Young v. Johnson et al

Filing 34

Opinion and Order signed by Judge James S. Gwin on 4/17/15 denying plaintiff's motion to compel. The Court orders the parties to meet and confer regarding discovery no later than 4/24/15 and to advise the Court of any remaining disputes by 4/28/15. (Related Doc. 32 ) (M,G)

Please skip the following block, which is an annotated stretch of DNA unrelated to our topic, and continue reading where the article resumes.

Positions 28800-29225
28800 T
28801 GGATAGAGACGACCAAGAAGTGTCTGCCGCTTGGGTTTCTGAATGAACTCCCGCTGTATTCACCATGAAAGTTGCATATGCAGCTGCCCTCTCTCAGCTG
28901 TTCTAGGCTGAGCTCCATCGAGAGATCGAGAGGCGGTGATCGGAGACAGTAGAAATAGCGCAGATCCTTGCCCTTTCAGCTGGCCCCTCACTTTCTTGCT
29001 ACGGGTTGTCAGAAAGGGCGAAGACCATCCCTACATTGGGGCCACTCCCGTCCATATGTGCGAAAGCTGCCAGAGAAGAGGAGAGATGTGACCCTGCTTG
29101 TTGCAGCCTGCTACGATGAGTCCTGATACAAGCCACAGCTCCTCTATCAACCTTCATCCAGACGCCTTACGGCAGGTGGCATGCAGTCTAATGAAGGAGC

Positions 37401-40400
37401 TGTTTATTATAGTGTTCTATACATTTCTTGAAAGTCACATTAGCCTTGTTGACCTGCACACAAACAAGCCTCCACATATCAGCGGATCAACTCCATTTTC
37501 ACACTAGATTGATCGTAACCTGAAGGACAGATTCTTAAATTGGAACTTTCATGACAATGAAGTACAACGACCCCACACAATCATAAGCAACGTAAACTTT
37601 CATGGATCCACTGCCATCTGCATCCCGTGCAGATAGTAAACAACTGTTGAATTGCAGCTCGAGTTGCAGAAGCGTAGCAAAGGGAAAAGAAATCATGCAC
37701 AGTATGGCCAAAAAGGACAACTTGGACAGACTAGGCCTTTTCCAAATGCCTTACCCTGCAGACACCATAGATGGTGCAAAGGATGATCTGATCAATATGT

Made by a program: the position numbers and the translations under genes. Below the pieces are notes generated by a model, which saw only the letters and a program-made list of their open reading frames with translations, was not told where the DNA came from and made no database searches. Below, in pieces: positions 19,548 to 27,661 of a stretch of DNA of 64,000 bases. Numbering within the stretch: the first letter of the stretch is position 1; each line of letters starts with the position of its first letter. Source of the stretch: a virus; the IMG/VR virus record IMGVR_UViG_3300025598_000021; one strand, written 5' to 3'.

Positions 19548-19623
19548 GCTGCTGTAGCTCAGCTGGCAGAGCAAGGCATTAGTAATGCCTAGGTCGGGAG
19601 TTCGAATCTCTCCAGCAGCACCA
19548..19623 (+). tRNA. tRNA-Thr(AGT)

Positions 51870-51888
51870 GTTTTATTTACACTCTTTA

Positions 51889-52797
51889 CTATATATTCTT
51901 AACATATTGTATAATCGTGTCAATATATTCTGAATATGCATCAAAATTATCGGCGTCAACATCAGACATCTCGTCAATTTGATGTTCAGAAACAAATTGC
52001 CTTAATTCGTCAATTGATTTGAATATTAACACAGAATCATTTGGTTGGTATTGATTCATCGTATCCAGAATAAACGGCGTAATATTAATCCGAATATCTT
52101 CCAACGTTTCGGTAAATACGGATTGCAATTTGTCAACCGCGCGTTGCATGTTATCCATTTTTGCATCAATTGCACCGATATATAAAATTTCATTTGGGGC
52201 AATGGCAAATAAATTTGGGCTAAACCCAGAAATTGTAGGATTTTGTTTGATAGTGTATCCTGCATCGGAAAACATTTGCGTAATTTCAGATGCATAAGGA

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UNITED STATES DISTRICT COURT NORTHERN DISTRICT OF OHIO ------------------------------------------------------: AARON E. YOUNG, : : Plaintiff, : : v. : : STEFAN JOHNSON, ET AL., : : Defendants. : : ------------------------------------------------------- CASE NO. 1:14-CV-01237 OPINION AND ORDER [Resolving Doc. 32] JAMES S. GWIN, UNITED STATES DISTRICT JUDGE: In this case, Plaintiff Aaron Young, a prisoner housed at Lorain Correctional Institution, has sued several prison officials for alleged violations of his constitutional rights.1/ On or about March 26, 2015, Defendants responded to Plaintiff Young’s request for production of documents, objecting to the majority of the requests.2/ Plaintiff Young has now moved to compel Defendants to produce documents responsive to his requests.3/ For the following reasons, the Court DENIES Plaintiff’s motion. As an initial matter, Plaintiff Young appears not to have complied with the Civil Rule 37 requirement that the parties meet and confer regarding discovery disputes before moving to compel production.4/ The Certification in Plaintiff Young’s motion only refers to his having served his request for production; Young does not say that he has otherwise attempted to contact Defendants’ 1/ Doc. 3. 2/ See Doc. 31; Doc. 32-1. Doc. 32. Defendants oppose the motion. Doc. 33. 4/ See Fed. R. Civ. P. 37(a)(1); see also L.R. 37.1. 3/ -1- Case No. 1:14-CV-01237 Gwin, J. counsel.5/ However, the Court can choose to adjudicate the motion on the merits anyway,6/ and will do so here for two reasons. First, the Court recognizes the inherent logistical difficulties faced by pro se litigants—and particularly prisoners—and therefore holds them to a somewhat relaxed standard in complying with the Rules.7/ Second, Plaintiff Young has previously advised the Court of problems he has had obtaining discovery from Defendants, and the Court has granted Plaintiff’s previous motion to compel.8/ Given these difficulties and the fast-approaching discovery deadlines in this case,9/ and in the interest of judicial economy, the Court will simply deal with this motion now. In resolving this motion on the merits, the Court is guided by the command of the Federal Rules of Civil Procedure to balance the need for discovery and the need to avoid disproportionate cost, even if that means some relevant evidence remains undiscovered. “Parties may obtain discovery regarding any nonprivileged matter that is relevant to any party’s claim or defense . . . . Relevant information need not be admissible at the trial if the discovery appears reasonably calculated to lead to the discovery of admissible evidence.”10/ But although discovery is broad, it is not unlimited. “[T]he court must limit the frequency or extent of discovery . . . if it determines that . . . the burden or expense of the proposed discovery outweighs its likely benefit, considering the needs of the case, the amount in controversy, the parties’ resources, the importance 5/ See Doc. 32 at 3 (citing Doc. 28-2). See Rogers v. Giurbino, 288 F.R.D. 469, 477–78 (S.D. Cal. 2012). 7/ See id. 8/ See Doc. 29; Doc. 28. 9/ See Doc. 17. 10/ Fed. R. Civ. P. 26(b)(1). 6/ -2- Case No. 1:14-CV-01237 Gwin, J. of the issues at stake in the action, and the importance of the discovery in resolving the issues.”11/ In addition, the Court may limit discovery when it “can be obtained from some other source that is more convenient, less burdensome, or less expensive.”12/ Guided by these principles, the Court considers the motion to compel as applied to each objection Plaintiff addresses in his motion. Plaintiff Young appears to take issue with Defendants’ objections to Requests for Production 3, 4, 5, 6, 7, 8, 9 and 10. Plaintiff’s Requests 3 and 4 seek all incident reports filed by inmates against Defendant Johnson from January 2012 to July 2012, and all documents relating to disciplinary actions against Defendant Johnson from January 2012 to December 2013.13/ Although Plaintiff Young notes that Defendants have objected to Requests 3 and 4, he offers no argument as to why the Court should compel production of these documents. Because Young has not sufficiently explained why the Court should compel their production14/ the Court DENIES the motion as to Requests 3 and 4, without prejudice to re-file after conferring with Defendants’ counsel. Plaintiff’s Request 5 seeks all “Conduct Reports” that Defendant Johnson filed against inmates between January 2008 and December 2013.15/ Plaintiff Young says he wants these documents so he can show that Johnson typically writes these reports the same day an incident occurs, rather than the day after as he did in this case. This seems to have limited relevance to Plaintiff’s case, particularly as Defendants admit to the existence and timing of the conduct report 11/ Fed. R. Civ. P. 26(b)(2)(C)(iii). Fed. R. Civ. P. 26(b)(2)(C)(i). 13/ Doc. 32-1 at 5. 14/ See Fed. R. Civ. P. 7(b)(1)(B) (A motion must “state with particularity the grounds for seeking the order.”); cf. Alexander v. F.B.I., 186 F.R.D. 154, 159 (D.D.C. 1999) (“[T]he proponent of a motion to compel discovery bears the initial burden of proving that the information sought is relevant.”). 15/ Doc. 32-1 at 5. 12/ -3- Case No. 1:14-CV-01237 Gwin, J. written in this case. Given this extremely limited relevance, and in light of the high cost of producing these documents,16/ the Court DENIES Plaintiff’s motion as to Request 5. Plaintiff’s Requests 6 and 7 seek “Informal Complaints” written by inmates M. Arnett and R. Borders against Defendant Johnson.17/ Young says these will show Defendant Johnson’s pattern of discriminating against inmates due to their religious beliefs, and particularly against Young himself. Defendants object that these informal complaints are irrelevant to Young’s claims, and that in any event they are confidential under Ohio’s rules regarding the handling of prisoner’s complaints.18/ Because of the confidentiality concerns, the Court will not compel Defendants to produce these documents. If Young wants them, he should be able to obtain them from inmates Arnett and Borders—either directly, or by having Arnett and Borders execute waivers that will allow Defendants to produce them.19/ The Court therefore DENIES Plaintiff’s motion as to Requests 6 and 7. Plaintiff’s Request 8 seeks Plaintiff’s “JPay e-mail that he sent to Jamillah Luqman on 8-2113.”20/ Defendants indicate that they have now produced this document.21/ The Court therefore DENIES Plaintiff’s motion as to Request 8 as moot. Plaintiff’s Requests 9 and 10 seek documents Defendants will present at trial and a list of trial 16/ See Doc. 33-1. The Court notes, however, that the burden on Defendants would not in itself be sufficient justification to object to the production of these documents. Defendants’ decision to organize their files in a way that makes them difficult to search does not relieve them of the obligation to comply with otherwise valid discovery requests. 17/ Doc. 32-1 at 6. 18/ See Ohio Admin. Code 5120-9-31. 19/ Cf. Fed. R. Civ. P. 26(b)(2)(C)(i); Cawley v. Eastman Outdoors, Inc., No. 1:14-cv-00310, 2014 WL 4656381, at *4 (N.D. Ohio Sept. 16, 2014) (declining to compel subpoenaed party to produce privileged documents when they were obtainable through other channels that did not implicate privilege). 20/ Doc. 32-1 at 6. 21/ Doc. 33 at 3. -4- Case No. 1:14-CV-01237 Gwin, J. witnesses, respectively.22/ Defendants indicate that they will make these disclosures in the time required by the Rules.23/ The Court therefore DENIES Plaintiff’s motion as to Requests 9 and 10 as they are not yet ripe. For the foregoing reasons, the Court DENIES Plaintiff Young’s motion to compel. Furthermore, in the interest of resolving the ongoing discovery issues in this case, the Court ORDERS the parties to meet and confer regarding discovery no later than April 24, 2015, and to advise the Court of any remaining disputes by April 28, 2015. IT IS SO ORDERED. s/ James S. Gwin JAMES S. GWIN UNITED STATES DISTRICT JUDGE Dated: April 17, 2015 22/ Doc. 32-1 at 6–7. See id. at 3 (citing Fed. R. Civ. P. 26(a)(3)); see also Doc. 17 at 4–6 (Court’s Trial Order). 23/ -5-